"Come now my child, if we were planning to harm you, do you think we'd be lurking here beside the path in the very darkest part of the forest..." - Kenneth Patchen, "Even So."
THIS IS A BLOG ABOUT STORIES AND STORYTELLING; some are true, some are false, and some are a matter of perspective. Herein the brave traveller shall find dark musings on horror, explorations of the occult, and wild flights of fantasy.
Saturday, December 22, 2012
As a bit of a Tolkien nut, there was never any question whether or not I was going to go see The Hobbit: An Unexpected Journey. I've read the book at least a dozen times and have been eagerly waiting for the film adaptation. But despite looking forward to it, I went into the theater with a mild case of trepidation. You see, some other Tolkien nerds, I thought Peter Jackson's The Lord of the Rings trilogy was genius, Tom Bombadil or no. The bottom line is that I recognize books cannot be filmed directly as written, that the two mediums are very different animals, and that particularly in the case of a wordsmith like Tolkien the transition from print to cinema necessitated change. So it wasn't any Peter Jackson hate that made me uneasy going into The Hobbit. My jitters were caused by two big questions hanging over the project. First, did a children's novel that weighs in at less than 300 pages really require a nine hour long film trilogy? Second, I knew Jackson wanted to tie the Hobbit films into The Lord of the Rings as a sort of prequel, which the book sort of is. Sort of. The problem is that The Hobbit is a light-hearted children's fantasy, while The Lord of the Rings is, well, Wagnerian. Joining the two would be like making Snow White the lead-in for Les Miserable. Could Jackson pull it off?
Well actually, yes.
In general I try to be patient with people who tell me Tolkien is a "bad" writer, that he "had a great imagination" or was a "fantastic world-builder" but that the writing itself was weak. To each his own, of course, but what I am really hearing is something like "I have never read a piece of pre-industrial fiction, don't have the first clue about it, and expected Tolkien to read like a modern novelist." They go into Tolkien thinking he is R. A. Salvatore or Robert Jordan and are dumbfounded by what they find. On the other hand, if you have read medieval or ancient literature, it becomes crystal clear that Tolkien was an extraordinary writer, but that he chose to work in a genre that was no longer around. He reads like Geoffrey of Monmouth or Thomas Malory, and had more in common with Beowulf, the Kalevala, and the King James Bible than George RR Martin or Michael Moorcock.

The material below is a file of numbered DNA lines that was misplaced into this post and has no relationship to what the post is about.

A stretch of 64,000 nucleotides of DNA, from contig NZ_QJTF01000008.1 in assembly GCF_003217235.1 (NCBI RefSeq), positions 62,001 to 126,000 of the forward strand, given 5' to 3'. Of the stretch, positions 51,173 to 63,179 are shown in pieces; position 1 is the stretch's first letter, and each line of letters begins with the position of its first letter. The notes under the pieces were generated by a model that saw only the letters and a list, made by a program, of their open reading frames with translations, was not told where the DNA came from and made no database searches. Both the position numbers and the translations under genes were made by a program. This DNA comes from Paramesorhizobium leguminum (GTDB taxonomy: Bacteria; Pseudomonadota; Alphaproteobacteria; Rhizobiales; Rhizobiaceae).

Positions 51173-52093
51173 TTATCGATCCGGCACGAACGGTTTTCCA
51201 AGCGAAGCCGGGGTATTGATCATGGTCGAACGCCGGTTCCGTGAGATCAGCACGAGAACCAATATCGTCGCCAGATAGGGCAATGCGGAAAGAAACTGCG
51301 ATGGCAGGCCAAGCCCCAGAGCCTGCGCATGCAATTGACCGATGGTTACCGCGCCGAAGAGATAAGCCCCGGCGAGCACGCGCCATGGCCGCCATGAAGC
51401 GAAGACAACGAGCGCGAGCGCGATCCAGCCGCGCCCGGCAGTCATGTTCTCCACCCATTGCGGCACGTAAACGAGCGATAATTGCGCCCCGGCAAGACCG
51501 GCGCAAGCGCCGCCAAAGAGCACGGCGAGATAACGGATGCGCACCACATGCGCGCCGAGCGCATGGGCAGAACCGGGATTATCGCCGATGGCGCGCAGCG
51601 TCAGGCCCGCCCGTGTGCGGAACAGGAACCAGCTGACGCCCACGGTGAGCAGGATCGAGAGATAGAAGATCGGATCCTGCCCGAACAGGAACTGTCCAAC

The Hobbit, however, is the one exception. In writing for children, Tolkien consciously tries to bridge the gap between the medieval and the modern by speaking directly to the reader in a conversational tone and in the personage of Bilbo Baggins. His hobbits are anachronisms; in a world of warriors, dragons, and wizards, they have pocket watches and handkerchiefs, a postal service and afternoon tea. Bilbo was a literary device to ease children from the world of 1930s Britain into the ancient past. As Bilbo is dragged into a strange new world, so were they.
It's all in the names. Tolkien lifted the names of Gandalf and the 13 dwarves from the old Norse Voluspa saga. They are quite literally relics of a bygone age. But Bilbo is a "Baggins of Bag End," whose very name elicits a smile from those who catch the joke ("Bag End" is the English translation of cul de sac, the very symbol of modern suburbia). Tolkien is having a bit of fun with us, and making it very plain that Bilbo is the modern reader's surrogate. As he slowly releases his modern comforts and picks up a sword, so do we. There is no such anachronism in The Silmarillion or the recent Children of Hurin; the reader is thrust right into the ancient world without decompression. And Frodo Baggins of the Rings saga is no Bilbo, he's a soldier called upon to risk his life for his country rather than a well-to-do bourgeois who decides an adventure might be fun. Thus The Hobbit stands apart from the bulk of Tolkien's work not only in being kid-friendly, but in being more "modern reader" friendly as well.
What Jackson had to do, then, was wed an epic story about war, resilience, and death (The Lord of the Rings) to what was effectively a children's adventure meant to awake something "Tookish" in kids and make them dream of Beowulf (Tolkien, was, of course, one of the greatest Beowulf scholars of his day and as a good Catholic has his characters re-enact Beowulf like the stations of the cross; we have Gollum in his cave for Grendel in his, we have Beorn the "bear man" for Beowulf the "bee-wolf" or bear, and it all leads of course to a dragon). Jackson is put in the position to do what Tolkien wrestled with...making The Hobbit a real prequel. Because it wasn't, not really. There are no "orcs" in The Hobbit but "goblins," the trolls are comical and speak cockney, Gandalf is just a wizard and the ring is not yet The Ring. All the mythology Tolkien would later weave is not really there in The Hobbit, and Tolkien was himself hard pressed at times to link them.